Beginner

The easiest and simplest mechanism to store data from python is the humble file storage which is often, but does not have to be, text based.  There are no libraries that you require, and you can use native python functions to open and write to the file very easily.

There are many use cases for file storage and is usually the “go to” method when hacking a quick solution or prototype together.  These are also arguably good solutions for production use cases.  

Overview of using storing data to files in Python

The typical use cases has the following commonalities:

  • Setup: There’s no setup that is required for files.  You can create the file even from python
  • Volume: Size Small-ish file size (< 5-10mb).  You can go larger of course if your application is not doing heavy reads or writes nor if it doesn’t require fast response (e.g. batch processing)
  • Record access: Does not require to search data within the file to extract just portion of the records.  You would load or save all the data in the file in one go
  • Data Writes: You can either append to the file or you can upload and download all data in the file.  
  • Write reliability: You do not need to have multiple writes at the same time – there is only possibility (or likelihood) of one person writing at one time, and if there was a case of multiple people writing at once, the consequence are not serious for your application.  There are ways to put a lock on a file to prevent conflicts, but you should double check if a file is the write option for you
  • Data formats: You may have structured record based  (such as comma separated value – CSV or tab delimited) or unstructured (eg document of text or JSON format).  You can also store binary data in a file as well – e.g. for images
  • Editability: You may want or allow direct editing of the file by other applications or direct editing by people 
  • Redundancy: There’s no inbuilt redundancy.  If there is any failure (data corrupt, the server with the file fails), then you’re out of luck.  You need to setup your own mechanisms (e.g. replicate file to another server automatically)

Code examples to read and write to a file 

Here are two sets of example code for writing and reading from a file.  It is very easy and does not require any libraries.  The one thing to be mindful of is what mode you want the file to be opened- read, write, read and write.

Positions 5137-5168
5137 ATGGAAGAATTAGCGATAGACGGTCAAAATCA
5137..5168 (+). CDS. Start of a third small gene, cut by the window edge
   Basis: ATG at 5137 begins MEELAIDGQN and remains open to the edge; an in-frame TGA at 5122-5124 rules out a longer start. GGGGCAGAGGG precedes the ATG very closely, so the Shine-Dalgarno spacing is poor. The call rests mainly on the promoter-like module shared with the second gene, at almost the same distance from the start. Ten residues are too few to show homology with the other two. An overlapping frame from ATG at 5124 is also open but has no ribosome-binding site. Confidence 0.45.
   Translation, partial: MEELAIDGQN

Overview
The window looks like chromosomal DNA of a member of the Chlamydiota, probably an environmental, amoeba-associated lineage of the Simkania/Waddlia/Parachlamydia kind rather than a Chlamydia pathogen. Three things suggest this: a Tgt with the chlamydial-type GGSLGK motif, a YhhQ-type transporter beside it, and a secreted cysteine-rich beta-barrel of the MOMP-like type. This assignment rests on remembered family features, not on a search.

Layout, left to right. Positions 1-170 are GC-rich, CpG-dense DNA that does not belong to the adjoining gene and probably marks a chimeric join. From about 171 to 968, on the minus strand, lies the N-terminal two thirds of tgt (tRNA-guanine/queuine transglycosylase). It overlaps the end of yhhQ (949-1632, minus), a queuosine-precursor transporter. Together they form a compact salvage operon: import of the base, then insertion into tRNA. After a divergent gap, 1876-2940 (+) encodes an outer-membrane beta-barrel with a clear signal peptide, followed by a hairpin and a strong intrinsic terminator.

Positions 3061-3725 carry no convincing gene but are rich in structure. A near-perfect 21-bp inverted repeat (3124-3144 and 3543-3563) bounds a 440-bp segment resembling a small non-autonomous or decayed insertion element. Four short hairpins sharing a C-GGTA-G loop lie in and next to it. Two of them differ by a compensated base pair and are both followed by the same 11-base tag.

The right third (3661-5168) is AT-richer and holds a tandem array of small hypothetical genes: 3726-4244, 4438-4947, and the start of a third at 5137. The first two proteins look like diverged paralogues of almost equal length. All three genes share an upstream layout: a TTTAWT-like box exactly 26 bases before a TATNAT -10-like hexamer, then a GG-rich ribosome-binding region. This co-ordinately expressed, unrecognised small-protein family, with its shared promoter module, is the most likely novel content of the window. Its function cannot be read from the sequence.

Open a text file for (over)writing:

To write to a file, it’s very easy to do so which is to use the ‘w’ switch on the open() function.  There are other options as well:

  • ‘r’ – Reading
  • ‘w’ – Writing to a file
  • ‘a’ – Append to end of file
  • ‘r+’ – Read and write to the same file
  • ‘x’ – Used to create and write to a new file
file = open( ‘population.txt’, ‘w’)
file.write(‘Japan’)
file.write(‘United States’)
file.write(‘Australia’)
file.write(‘China’)
file.close() #file is released and closed

You will then have the following output file of population.txt:

Japan
United States
Australia
China

Open a text file fully for reading:

Using the same population.txt file created above –

file = open( ‘population.txt’, ‘r’)
data = file.read() #read full contents of file into a single string
file.close() #file is released and closed
print(“*** file start ***”)
print( data )
print(“*** end file ***”)

The output would be:

*** file start ***
Japan
United States
Australia
China
*** end file ***

Now to explain this a bit further, the open() command helps to open a file where you need to specify how the file is to be opened – in this case with ‘r’ to indicate it is for reading.  There are other options as well:

  • ‘r’ – Reading
  • ‘w’ – Writing to a file
  • ‘a’ – Append to end of file
  • ‘r+’ – Read and write to the same file
  • ‘x’ – Used to create and write to a new file

Read a text file line by line:

file = open( ‘population.txt’, ‘r’)
data_list = file.readlines() #read full contents of file into a list of rows
file.close() #file is released and closed
print(“*** file start ***”)
counter = 0
for row in data_list:
  counter = counter + 1
  print( f”{counter}:  {data_list}” )
print(“*** end file ***”)

The output would be:

*** file start ***
1: Japan
2: United States
3: Australia
4: China
*** end file ***

The difference in above to the first example is that the data comes out in a list separated by a newline so that you can process each row.  Please note, you can simplify the above using the enumerate to avoid having the separate counter variable setup.  E.g.

print(“*** file start ***”)
for index, row in enumerate(data_list):
  print( f”{index+1}:  {data_list}” ) #Note that when using enumerate, first index is 0
print(“*** end file ***”)

Summary of writing and reading to a file

Reading and writing to a file is a very straightforward native operation in Python. There are many other related operations that you can do ranging from putting a lock on a file to prevent two processes writing to the same file, checking file attributes such as access and size, and many other operations.  At the most basic though, you can simply use the “open” statement to do the read/write to satisfy most of your needs.

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